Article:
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Daniel Omara will be performing his one man show, Luoetry, at the National Theater’s Cultural Village, in Kampala, on Tuesday, February 28, 2017.

TPS: You have been performing poetry for a while now. How significant is this particular show to you?
Omara: Luoetry is a milestone of self-discovery to me. It is the first of my personal efforts to recognize that cultural heritage ought to be celebrated.
Luoetry is a statement to poets that understanding one’s culture inspires a sense of belonging which is a foundation for all forms of literary expression.
“Know thyself that you may know you walk among the greats.”
The audience should expect to appreciate the application of contemporary poetic devices to explore and harness Luorature. As a Luoet, the Luoems that will be shared at the show will challenge you to ask how much you know about your people’s literary heritage.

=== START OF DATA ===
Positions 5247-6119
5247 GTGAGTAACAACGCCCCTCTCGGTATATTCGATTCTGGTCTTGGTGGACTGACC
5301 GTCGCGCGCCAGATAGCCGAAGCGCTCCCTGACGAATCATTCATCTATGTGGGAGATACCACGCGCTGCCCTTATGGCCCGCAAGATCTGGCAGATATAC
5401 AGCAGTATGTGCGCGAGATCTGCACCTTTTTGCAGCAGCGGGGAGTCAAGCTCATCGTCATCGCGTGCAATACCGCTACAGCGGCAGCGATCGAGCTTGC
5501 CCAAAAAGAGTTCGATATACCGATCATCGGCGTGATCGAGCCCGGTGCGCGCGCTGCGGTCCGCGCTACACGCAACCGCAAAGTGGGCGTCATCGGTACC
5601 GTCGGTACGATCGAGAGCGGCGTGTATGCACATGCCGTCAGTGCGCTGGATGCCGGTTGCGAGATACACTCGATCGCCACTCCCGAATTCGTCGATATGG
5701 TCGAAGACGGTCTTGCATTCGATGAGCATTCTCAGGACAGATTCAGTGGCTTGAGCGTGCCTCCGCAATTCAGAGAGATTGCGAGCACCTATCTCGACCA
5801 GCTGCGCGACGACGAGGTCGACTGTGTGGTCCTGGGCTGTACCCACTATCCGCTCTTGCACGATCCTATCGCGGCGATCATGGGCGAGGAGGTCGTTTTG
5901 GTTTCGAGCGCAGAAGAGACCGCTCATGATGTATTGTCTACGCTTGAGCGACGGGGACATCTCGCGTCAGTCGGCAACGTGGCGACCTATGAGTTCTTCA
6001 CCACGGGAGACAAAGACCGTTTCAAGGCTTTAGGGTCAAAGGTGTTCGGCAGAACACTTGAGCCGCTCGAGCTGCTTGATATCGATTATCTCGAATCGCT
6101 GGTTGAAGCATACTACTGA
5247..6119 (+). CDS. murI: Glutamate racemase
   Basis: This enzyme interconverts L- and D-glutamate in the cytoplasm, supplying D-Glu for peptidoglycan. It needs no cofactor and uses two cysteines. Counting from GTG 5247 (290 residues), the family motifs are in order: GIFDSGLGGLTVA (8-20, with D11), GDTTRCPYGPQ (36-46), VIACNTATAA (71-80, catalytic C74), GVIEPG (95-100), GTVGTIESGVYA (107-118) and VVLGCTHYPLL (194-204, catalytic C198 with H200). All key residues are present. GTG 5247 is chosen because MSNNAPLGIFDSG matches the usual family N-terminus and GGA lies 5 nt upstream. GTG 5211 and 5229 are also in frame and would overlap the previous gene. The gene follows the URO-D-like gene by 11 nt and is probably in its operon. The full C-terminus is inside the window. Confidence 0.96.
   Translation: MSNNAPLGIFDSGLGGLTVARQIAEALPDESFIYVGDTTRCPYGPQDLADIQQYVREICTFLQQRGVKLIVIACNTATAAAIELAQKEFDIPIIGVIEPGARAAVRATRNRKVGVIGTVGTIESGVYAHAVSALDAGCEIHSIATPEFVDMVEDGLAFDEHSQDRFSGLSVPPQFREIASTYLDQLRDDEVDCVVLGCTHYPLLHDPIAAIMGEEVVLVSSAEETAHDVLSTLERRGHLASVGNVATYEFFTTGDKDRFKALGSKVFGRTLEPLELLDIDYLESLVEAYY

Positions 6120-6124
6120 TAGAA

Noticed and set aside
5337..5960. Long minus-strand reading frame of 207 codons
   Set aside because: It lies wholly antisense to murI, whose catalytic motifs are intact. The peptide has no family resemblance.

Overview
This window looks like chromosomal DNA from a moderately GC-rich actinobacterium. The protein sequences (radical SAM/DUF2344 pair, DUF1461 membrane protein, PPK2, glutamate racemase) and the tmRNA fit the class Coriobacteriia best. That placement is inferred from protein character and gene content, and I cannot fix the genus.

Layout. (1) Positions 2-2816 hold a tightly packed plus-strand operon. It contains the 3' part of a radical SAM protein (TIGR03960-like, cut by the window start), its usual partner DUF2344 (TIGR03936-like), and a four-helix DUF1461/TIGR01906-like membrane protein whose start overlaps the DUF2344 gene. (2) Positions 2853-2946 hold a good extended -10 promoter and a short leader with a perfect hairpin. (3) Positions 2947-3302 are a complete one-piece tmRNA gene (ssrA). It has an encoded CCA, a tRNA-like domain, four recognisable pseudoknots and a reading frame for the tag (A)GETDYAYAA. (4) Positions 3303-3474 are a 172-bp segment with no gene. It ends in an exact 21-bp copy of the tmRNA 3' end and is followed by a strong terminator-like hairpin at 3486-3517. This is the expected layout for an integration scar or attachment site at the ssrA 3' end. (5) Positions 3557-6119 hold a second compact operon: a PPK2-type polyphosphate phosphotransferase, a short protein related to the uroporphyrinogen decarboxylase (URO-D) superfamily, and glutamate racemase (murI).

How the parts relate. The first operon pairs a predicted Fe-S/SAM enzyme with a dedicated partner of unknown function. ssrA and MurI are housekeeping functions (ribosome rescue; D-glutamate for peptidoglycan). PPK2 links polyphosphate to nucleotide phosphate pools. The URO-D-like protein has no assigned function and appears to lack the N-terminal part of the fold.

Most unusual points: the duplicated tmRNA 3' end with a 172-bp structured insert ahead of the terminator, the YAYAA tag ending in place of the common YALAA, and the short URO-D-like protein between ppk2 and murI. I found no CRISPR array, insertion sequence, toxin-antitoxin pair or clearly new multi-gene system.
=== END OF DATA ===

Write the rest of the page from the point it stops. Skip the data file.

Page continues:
When all is spoken and heard, the audience will expect to say Amen in Luo.

Odufa: A Lover’s Tale – Othuke Ominiabohs

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The cover image of Odufa: A Lover’s Tale, a novel by Othuke Ominiabohs.

The writer of the Song of Songs book of the Bible makes a profound statement in the sixth verse of the books eighth chapter. He says, “… love is as strong as death; jealousy is cruel as the grave: the coals thereof are coals of fire, which hath a most vehement flame.” Love, and jealousy, are the two central themes of Othuke Ominiabohs’ book titled Odufa: A Lover’s Tale.